Monday, August 16, 2010

A Decade of Dreck #26: Cheaper by the Dozen 2

Charge Shot!!! is celebrating the end of the decade in the most masochistic way we know how - by watching and writing about the 100 worst movies of the last ten years as defined by film review aggregator Rotten Tomatoes. Click here to see RT's complete list, click here for more about the Decade of Dreck project, and click here to see all of the movies we've done so far.

I hate large families, I really do; which isn't to say I hate children or anything, I just hate it when people churn out scores upon scores of ugly little versions of themselves in order to show the world what loving parents they are. How would you feel to be say, the child somewhere near, but not the absolute bottom the family totem pole? For instance, the tenth child in a brood of today's film dozen? You would be utterly neglected, no one- not even blood relatives, would remember which one you are (let alone your birthday) and all your accomplishments would be passed over and forgotten in favor of your older siblings, likely attending university and getting jobs by the time you're old enough to do anything and always spurned in favor of the "baby" of the family. That's child abuse if I've ever seen it.

So I suppose I went into Cheaper by the Dozen 2 with the wrong mindset. I'm predisposed to absolutely hating it and the characters it depicts. What's really strange is I actually thought this one had some raw material that a better director than a judge from So You Think You Can Dance? could have made into a halfway decent family picture.

I, of course, never saw Cheaper by the Dozen 1 so if for some reason being unfamiliar with the Dozen-verse and its occupants inhibits my appreciation for this film than I apologize. I should have known that the groundwork was all laid in the previous entry for an amazing sequel in the tradition of The Empire Strikes Back and The Godfather: Part II.

Funnyman Steve Martin reprises his role as Tom Baker, a recently retired college football coach and father of an ungodly large litter of children ranging in age from recently married to lower school. Bonnie Hunt plays his wife Kate, the remains of whose utterly-stretched-past-the point-of-all-recognition destroyed vagina I could not help but picture all the time. It made for a very unsettling movie watching experience, almost Se7en-like.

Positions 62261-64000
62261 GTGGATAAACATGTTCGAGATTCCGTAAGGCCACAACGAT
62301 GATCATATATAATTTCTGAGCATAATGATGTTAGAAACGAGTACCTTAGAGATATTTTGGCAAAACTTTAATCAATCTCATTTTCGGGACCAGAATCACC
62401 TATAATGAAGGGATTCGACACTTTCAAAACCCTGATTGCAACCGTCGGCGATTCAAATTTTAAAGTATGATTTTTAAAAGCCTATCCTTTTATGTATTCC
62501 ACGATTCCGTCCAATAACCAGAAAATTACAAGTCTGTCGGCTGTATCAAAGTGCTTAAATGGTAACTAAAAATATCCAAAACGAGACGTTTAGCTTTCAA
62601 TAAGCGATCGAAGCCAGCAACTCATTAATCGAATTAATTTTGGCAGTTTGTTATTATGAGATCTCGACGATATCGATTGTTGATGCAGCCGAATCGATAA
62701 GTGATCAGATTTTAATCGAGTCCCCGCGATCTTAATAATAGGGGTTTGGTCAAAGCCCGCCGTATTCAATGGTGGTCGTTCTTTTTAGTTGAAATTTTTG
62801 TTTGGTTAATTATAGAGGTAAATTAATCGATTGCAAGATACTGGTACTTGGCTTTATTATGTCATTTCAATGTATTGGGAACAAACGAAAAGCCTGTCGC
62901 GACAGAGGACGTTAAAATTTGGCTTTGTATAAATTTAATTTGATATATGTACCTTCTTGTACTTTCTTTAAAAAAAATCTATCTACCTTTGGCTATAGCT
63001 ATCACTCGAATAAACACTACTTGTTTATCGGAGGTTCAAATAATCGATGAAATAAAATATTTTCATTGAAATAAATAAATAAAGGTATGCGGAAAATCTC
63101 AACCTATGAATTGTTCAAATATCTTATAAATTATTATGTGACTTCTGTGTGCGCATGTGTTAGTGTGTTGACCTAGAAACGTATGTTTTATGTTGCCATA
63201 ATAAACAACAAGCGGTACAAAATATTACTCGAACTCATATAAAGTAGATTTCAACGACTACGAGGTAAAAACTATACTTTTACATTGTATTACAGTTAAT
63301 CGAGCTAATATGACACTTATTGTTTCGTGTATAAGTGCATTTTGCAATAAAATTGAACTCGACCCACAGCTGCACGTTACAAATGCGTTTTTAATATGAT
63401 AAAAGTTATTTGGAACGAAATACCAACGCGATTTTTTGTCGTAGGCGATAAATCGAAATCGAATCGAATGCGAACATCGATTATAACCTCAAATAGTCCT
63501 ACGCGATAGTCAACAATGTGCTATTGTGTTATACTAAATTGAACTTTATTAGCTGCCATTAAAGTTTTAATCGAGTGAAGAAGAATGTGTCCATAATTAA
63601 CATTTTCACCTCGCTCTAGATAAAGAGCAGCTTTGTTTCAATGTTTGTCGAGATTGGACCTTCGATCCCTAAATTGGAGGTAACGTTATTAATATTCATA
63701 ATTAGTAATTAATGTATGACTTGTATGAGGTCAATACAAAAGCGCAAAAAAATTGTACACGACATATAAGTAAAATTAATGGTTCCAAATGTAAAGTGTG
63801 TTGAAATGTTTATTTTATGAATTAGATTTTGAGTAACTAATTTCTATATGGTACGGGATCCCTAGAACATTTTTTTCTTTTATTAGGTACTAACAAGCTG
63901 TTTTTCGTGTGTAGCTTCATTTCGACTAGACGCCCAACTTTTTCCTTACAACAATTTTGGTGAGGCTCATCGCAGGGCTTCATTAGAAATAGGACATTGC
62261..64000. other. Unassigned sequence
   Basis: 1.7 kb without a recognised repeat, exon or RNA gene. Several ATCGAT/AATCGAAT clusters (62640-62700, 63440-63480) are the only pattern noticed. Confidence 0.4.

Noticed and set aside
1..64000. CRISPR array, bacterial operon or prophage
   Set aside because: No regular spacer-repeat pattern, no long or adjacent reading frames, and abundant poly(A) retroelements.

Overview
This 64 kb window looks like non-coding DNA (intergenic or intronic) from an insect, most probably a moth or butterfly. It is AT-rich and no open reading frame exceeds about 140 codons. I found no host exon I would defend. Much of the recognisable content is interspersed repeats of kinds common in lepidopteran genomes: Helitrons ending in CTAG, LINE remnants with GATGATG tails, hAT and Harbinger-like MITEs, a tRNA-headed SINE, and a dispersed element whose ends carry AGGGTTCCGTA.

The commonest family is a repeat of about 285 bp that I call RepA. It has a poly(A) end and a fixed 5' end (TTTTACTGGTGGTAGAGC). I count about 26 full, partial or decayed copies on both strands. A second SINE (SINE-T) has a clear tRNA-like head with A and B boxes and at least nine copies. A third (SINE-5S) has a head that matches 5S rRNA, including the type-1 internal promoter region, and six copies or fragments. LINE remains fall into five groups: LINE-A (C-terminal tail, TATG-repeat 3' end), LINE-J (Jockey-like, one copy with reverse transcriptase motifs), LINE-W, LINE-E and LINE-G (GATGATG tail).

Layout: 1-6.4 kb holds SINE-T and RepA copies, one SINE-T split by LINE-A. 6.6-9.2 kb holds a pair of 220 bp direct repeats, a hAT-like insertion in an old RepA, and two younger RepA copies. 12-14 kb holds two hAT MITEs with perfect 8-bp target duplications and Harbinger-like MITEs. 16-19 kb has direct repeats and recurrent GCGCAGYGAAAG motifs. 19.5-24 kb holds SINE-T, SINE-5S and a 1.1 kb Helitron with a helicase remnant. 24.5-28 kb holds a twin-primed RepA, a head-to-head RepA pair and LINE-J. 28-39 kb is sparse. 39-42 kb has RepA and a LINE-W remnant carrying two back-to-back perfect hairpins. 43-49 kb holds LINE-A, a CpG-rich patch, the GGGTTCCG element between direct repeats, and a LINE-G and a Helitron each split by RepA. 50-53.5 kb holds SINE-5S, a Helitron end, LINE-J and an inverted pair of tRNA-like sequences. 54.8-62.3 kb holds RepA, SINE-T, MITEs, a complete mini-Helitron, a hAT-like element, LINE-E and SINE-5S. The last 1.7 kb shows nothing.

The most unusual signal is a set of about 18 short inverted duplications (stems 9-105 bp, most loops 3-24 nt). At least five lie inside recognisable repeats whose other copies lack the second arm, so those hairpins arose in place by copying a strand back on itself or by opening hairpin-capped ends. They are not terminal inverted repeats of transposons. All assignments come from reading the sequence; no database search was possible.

When he discovers that his children are generally all gaining the ability to think for themselves and assert some independence, he coerces them into taking a Labor Day vacation to the old family cabin in Wisconsin in attempt to do some bonding. There he encounters his childhood rival Eugene Levy who has for some reason also managed to get some poor woman (or series of women) to bear him a large number of terrible children, though in his case eight is enough. Hijinks ensue.

I should first do the proper thing and describe what I thought were some of the few honestly good parts about this movie. Hidden beneath the layers of madcap mischief reeked by the Baker children and the utter violence done to Steve Martin's crotch, there was a pretty touching father/daughter subplot. Martin and Hunt's middle daughter, the eighth-grader Sarah is a tomboy and seems to take after her athlete father the most of the twelve children. It's pretty obvious she's his favorite. However, she develops a crush on Levy's son Taylor Lautner (squueeee!) and in an effort to win his affections starts drifting away from her Daddy's Little Girl status and experimenting with wearing makeup and going to movies with boys. I found some of these moments genuinely touching somehow. I almost wish they could have a whole movie devoted to them.

Which brings me to what I hated most about the movie: the dozen children. Well, to be specific the latter eight children are the ones I hate. Children one through four are okay, I suppose. There's the eldest daughter (Piper Perabo) who's married to Aaron Samuels from Mean Girls and is expecting her first of hopefully very few children. Tom Welling is son number one who spends most of the movie fantasizing about Eugene Levy's daughter's tramp stamp, and I guess I only included college-bound Hillary Duff because she had something of a character arc. But considering the rest of the kids, the former Lizzie Maguire isn't so bad. The younger section of the Baker family are intolerable menaces who seem to exist only to destroy things and hit their father in the balls for laughs, hopefully putting an end to his inexplicable virility.

I found the best way to enjoy this film if you must is to imagine the Bakers as parts of some weird Christian fundamentalist sect like the fucking Duggars and all those other assholes with reality shows about the "wonders" of having an unhealthy amount of children. Tom Baker sees himself as appointed by Yahweh to "be fruitful and multiply" and raising massive amounts of offspring is his sworn duty to the Lord. He rules his family as patriarch with an iron fist, forbidding his wife and daughters from speaking unless spoken to or having lives independent of acting as baby factories for the Almighty. Having married off his eldest daughter to a half-simple dolt, he has gone ahead and impregnated her himself in order to keep the family line pure and ensure that he will have utter authority over the quite likely retarded child. Who knows what to expect when Hillary Duff tries to escape the Baker Compound and flee to New York!?

Basically it's like The Handmaid's Tale, but with crotch shots.

Cheaper by the Dozen 2 is ranked #98 on the Rotten Tomatoes Worst 100 list with 7% freshness. Its RT page can be found here.